The Obama Administration announced that the Office of the United States Trade Representative (USTR) is taking action against the European Union’s (EU) unfair trade practices that discriminate against U.S. beef imports. Acting on the request of the U.S. beef industry, USTR has scheduled a public hearing and is seeking public comments in connection with the EU’s ban on most U.S. beef products.
The EU’s ban on U.S. beef is not based on sound science and discriminates against American beef farmers, ranchers, and producers. If the trade action resumes, the United States would reinstate industry-supported tariffs on a list of EU products imported into the United States. USTR is particularly interested in comments addressed to the possible effects of reinstatement on U.S. consumers and small- or medium-sized businesses.
“The WTO determined that the European Union’s ban on U.S. beef imports violates its international trade obligations,” said Ambassador Froman. “The EU has failed to live up to assurances to address this issue, and it’s now time to take action. Today’s action holds the EU accountable and is an important step in encouraging the Commission to come back to the table to ensure that American ranchers have access to Europe’s market and that European consumers have better access to high-quality U.S. beef.”
National Cattlemen’s Beef Association (NCBA) President Tracy Brunner applauds USTR Ambassador Froman for standing up for the U.S. beef industry and taking action in defense of U.S. beef producers.
“The European Union has left us no choice but to seek compensation for the long-standing mistreatment of U.S. beef exports,” said Brunner. “Our temporary agreement with the E.U. was meant to be an opportunity to build a bridge of trust between U.S. beef producers and E.U. consumers, and to compensate the United States for the losses we have suffered as a result of the E.U.’s hormone ban. The E.U. has violated the spirit of that agreement and caused U.S. beef exports to become a minority interest in a quota meant to compensate U.S. beef producers.”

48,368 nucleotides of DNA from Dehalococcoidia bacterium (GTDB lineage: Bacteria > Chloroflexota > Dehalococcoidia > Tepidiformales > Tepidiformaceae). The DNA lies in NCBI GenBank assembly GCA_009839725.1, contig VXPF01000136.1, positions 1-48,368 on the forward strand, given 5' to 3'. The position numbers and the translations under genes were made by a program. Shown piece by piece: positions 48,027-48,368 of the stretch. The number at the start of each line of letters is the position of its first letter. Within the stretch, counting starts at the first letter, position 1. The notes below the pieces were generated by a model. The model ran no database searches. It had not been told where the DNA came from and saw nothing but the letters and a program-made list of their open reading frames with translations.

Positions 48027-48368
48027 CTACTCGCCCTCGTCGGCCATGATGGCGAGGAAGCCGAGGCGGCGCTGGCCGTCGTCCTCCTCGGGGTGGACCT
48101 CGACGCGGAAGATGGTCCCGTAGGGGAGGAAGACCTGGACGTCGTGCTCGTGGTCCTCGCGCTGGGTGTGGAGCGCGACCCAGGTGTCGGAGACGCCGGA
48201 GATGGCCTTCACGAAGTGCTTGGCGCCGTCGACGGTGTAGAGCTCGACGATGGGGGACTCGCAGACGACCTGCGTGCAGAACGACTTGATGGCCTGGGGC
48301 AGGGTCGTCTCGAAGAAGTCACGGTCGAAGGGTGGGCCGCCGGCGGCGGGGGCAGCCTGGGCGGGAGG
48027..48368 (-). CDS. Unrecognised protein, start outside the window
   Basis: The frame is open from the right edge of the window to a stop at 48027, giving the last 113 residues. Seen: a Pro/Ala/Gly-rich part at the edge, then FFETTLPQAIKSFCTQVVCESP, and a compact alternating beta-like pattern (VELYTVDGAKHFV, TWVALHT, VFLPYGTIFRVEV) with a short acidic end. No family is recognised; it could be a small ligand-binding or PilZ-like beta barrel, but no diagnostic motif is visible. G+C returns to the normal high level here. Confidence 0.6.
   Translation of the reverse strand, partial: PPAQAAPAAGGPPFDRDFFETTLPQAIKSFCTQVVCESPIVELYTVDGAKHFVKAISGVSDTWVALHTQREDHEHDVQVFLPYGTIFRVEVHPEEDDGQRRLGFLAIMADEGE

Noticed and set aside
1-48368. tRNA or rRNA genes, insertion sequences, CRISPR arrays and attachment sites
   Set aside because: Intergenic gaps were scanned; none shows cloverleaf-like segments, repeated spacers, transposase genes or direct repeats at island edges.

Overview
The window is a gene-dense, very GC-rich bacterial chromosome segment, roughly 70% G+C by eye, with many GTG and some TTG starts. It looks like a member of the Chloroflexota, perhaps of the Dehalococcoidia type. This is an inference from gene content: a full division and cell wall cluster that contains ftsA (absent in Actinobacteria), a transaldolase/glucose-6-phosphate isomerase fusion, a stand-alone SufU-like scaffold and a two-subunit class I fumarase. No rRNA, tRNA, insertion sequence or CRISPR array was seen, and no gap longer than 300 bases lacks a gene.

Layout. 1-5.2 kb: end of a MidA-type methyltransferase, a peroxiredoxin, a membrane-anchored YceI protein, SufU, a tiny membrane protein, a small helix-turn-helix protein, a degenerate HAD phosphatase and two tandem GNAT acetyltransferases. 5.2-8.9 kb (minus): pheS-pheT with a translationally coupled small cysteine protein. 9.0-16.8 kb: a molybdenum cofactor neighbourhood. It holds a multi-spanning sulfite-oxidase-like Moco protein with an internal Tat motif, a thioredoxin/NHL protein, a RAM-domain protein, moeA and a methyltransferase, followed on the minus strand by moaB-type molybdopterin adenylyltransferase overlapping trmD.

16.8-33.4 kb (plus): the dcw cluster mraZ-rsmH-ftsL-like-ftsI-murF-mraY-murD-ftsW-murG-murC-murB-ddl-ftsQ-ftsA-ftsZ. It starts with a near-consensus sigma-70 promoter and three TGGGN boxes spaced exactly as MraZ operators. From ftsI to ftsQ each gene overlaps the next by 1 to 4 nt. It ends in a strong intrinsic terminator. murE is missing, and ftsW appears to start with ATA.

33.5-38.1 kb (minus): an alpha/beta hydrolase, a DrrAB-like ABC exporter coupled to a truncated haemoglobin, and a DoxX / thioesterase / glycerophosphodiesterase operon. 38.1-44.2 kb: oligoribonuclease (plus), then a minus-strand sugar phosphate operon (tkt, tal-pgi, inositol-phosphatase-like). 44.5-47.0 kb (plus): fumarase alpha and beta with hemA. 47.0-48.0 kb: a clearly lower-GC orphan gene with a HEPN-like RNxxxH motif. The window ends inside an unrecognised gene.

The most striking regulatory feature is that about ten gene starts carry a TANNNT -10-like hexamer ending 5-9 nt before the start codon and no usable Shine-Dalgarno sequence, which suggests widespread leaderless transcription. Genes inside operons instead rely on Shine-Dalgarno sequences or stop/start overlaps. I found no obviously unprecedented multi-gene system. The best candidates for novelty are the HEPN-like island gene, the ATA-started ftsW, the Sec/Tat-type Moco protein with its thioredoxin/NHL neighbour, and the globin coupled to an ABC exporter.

“While this is not our preferred choice, retaliation is the only way cattle producers are going to secure our rights for the losses we have incurred over the years due to the E.U.’s hormone ban,” said Brunner. “If the E.U. is unwilling to honor the terms of the agreement then we have no alternative but to seek restitution. We will not continue to be subjected to such trade agreement abuse.”
U.S. Meat Export Federation (USMEF) President and CEO Philip Seng issued the following statement:
“We fully support USTR’s decision to use the means available to it under U.S. law to defend the interests of the U.S. beef industry. Over the past seven years, U.S. cattlemen and meat packers have made significant investments to meet the requirements of the EU market, only to see the U.S. share of the market undermined by producers in Australia, Uruguay and Argentina. This situation is unsustainable and demands a firm and decisive response.
“The U.S. beef industry has supported our government’s efforts to find a commercially feasible way for us to participate in the EU market. The 2009 agreement initially appeared to represent a step in that direction, but unfortunately it has not lived up to the industry’s expectations. Under the circumstances, we cannot agree to stand by as our competitors take an ever-expanding share of a quota that was specifically created to compensate the United States.”